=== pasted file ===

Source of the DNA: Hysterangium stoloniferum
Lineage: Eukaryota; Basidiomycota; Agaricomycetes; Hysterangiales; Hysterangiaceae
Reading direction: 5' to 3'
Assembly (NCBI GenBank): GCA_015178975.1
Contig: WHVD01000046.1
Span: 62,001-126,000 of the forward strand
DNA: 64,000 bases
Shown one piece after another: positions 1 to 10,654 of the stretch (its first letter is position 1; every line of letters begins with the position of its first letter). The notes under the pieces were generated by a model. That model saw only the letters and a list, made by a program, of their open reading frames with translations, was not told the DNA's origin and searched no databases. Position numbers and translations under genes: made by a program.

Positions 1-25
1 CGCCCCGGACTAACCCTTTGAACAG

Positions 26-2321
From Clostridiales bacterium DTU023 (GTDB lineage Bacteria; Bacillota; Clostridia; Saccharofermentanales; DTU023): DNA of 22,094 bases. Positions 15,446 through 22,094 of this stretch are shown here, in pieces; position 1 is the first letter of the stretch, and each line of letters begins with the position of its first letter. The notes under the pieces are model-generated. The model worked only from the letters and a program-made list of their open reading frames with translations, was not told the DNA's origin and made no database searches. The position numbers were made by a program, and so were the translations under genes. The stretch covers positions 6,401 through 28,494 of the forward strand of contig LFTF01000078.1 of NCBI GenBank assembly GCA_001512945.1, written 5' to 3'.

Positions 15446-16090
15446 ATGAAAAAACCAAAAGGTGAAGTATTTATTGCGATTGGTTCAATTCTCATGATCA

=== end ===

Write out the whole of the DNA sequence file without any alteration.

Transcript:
Source of the DNA: Hysterangium stoloniferum
Lineage: Eukaryota; Basidiomycota; Agaricomycetes; Hysterangiales; Hysterangiaceae
Reading direction: 5' to 3'
Assembly (NCBI GenBank): GCA_015178975.1
Contig: WHVD01000046.1
Span: 62,001-126,000 of the forward strand
DNA: 64,000 bases
Shown one piece after another: positions 1 to 10,654 of the stretch (its first letter is position 1; every line of letters begins with the position of its first letter). The notes under the pieces were generated by a model. That model saw only the letters and a list, made by a program, of their open reading frames with translations, was not told the DNA's origin and searched no databases. Position numbers and translations under genes: made by a program.

Positions 1-25
1 CGCCCCGGACTAACCCTTTGAACAG

Positions 26-2321
From Clostridiales bacterium DTU023 (GTDB lineage Bacteria; Bacillota; Clostridia; Saccharofermentanales; DTU023): DNA of 22,094 bases. Positions 15,446 through 22,094 of this stretch are shown here, in pieces; position 1 is the first letter of the stretch, and each line of letters begins with the position of its first letter. The notes under the pieces are model-generated. The model worked only from the letters and a program-made list of their open reading frames with translations, was not told the DNA's origin and made no database searches. The position numbers were made by a program, and so were the translations under genes. The stretch covers positions 6,401 through 28,494 of the forward strand of contig LFTF01000078.1 of NCBI GenBank assembly GCA_001512945.1, written 5' to 3'.

Positions 15446-16090
15446 ATGAAAAAACCAAAAGGTGAAGTATTTATTGCGATTGGTTCAATTCTCATGATCA